It is pretty incredible to think about, but the Cincinnati Bearcats are just one win away from gaining bowl eligibility for the first time since 2015. To get that magical sixth win, they’ll need to dispatch the Tulane Green Wave at Nippert Stadium this weekend.
However, after starting 5-0, the Bearcats are no longer just hoping to play in the postseason. This team has overcome every challenge they have been handed and that has ratcheted up the confidence and the expectations for this team. After dismantling UConn in their American Athletic Conference opener, the Bearcats are beginning to lay a foundation for a legitimate run toward a league title. Of course, UConn isn’t exactly a powerhouse and stronger challengers will present themselves in the weeks to come.
One of those stronger challengers may just be Tulane. The Green Wave are only 2-3 overall, but they just destroyed the Memphis Tigers 40-24 in their own AAC opener. Antithetical to the thought of Tulane as an AAC threat is the fact that it hasn’t had a winning record since 2013, but head coach Willie Fritz has the program on and upward trajectory, as it increased its win total from the previous year in each of the last two seasons. Now the Green Wave are 1-0 in league play and have a chance to get that second win against a UC team that has proven its legitimacy.
If you just ignore the first quarter of the Ohio game in week four, the Bearcats have been on a roll offensively. They have averaged 48.7 points per game in the last three contests and actually rank fourth in the AAC in total offense (472.2 YPG). Those numbers may be overly inflated since the last three opponents were an FCS squad and two teams ranked 89th and 129th, respectively, in defensive S&P+. Still, UC is taking advantage and that shows the offense has life. Plus, Tulane isn’t setting any defensive records, sitting at No. 71 in the country in defensive S&P+.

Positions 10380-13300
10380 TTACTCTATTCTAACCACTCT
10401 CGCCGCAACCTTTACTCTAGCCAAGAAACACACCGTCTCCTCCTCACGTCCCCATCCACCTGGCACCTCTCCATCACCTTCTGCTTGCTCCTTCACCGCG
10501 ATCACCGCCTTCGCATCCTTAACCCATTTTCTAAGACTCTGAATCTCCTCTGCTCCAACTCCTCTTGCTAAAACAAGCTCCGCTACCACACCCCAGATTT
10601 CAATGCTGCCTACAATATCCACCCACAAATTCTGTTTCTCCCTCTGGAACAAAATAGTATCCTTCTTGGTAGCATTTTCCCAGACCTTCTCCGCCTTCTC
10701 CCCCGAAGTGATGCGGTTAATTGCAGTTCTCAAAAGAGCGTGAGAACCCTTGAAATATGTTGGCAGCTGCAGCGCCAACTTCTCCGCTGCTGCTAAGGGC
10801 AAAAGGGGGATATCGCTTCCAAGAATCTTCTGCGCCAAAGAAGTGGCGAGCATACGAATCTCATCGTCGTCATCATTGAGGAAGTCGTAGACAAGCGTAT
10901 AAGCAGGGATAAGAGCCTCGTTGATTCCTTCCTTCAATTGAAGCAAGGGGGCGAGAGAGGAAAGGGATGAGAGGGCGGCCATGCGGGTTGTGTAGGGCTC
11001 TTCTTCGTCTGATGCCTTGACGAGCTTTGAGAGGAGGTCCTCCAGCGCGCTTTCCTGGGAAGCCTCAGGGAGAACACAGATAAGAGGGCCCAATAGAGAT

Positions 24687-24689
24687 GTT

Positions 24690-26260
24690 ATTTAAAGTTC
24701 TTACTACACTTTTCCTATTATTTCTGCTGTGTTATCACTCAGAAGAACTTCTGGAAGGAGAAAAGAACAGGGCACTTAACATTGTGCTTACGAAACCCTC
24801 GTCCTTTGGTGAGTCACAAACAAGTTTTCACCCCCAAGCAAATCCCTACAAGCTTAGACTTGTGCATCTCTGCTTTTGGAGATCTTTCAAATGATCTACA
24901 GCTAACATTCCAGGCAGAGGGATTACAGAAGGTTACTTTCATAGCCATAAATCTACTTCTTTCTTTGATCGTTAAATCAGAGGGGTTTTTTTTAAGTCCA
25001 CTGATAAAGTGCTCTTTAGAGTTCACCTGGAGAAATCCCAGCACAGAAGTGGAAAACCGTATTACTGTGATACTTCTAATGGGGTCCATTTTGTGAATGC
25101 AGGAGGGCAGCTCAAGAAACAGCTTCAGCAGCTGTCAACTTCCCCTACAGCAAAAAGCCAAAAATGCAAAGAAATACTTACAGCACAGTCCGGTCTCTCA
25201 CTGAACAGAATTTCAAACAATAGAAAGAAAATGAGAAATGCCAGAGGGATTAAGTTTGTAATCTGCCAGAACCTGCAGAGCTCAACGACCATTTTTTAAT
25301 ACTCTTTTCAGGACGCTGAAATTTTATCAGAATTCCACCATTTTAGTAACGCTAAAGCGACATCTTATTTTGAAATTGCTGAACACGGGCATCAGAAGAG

The backfield tandem of quarterback Desmond Ridder and running back Michael Warren has been the key for UC this season. Warren has fought for extra yards and not been afraid to take on defenders. He has also shown great vision and speed once he gets past the line of scrimmage. He leads the AAC in rushing attempts (106) and rushing touchdowns (10), while ranking second in yardage (541). You can pretty much bank on the fact that he will get a ton of work and probably score at least once this weekend.
Meanwhile, Ridder has just gotten better and better since his debut in week one. He completed 20-of-26 pass attempts for 276 yards and two touchdowns against UConn. With a 67 percent completion rate and an adjusted yards per attempt of 10.0 yards, Ridder has not only been efficient but effective in creating plays through the air. He has 888 yards passing and six touchdowns compared to one interception, which is a pretty solid total considering UC’s adherence to the run game. Speaking of, Ridder also helps on the ground, as he has rushed for 250 yards and three touchdowns.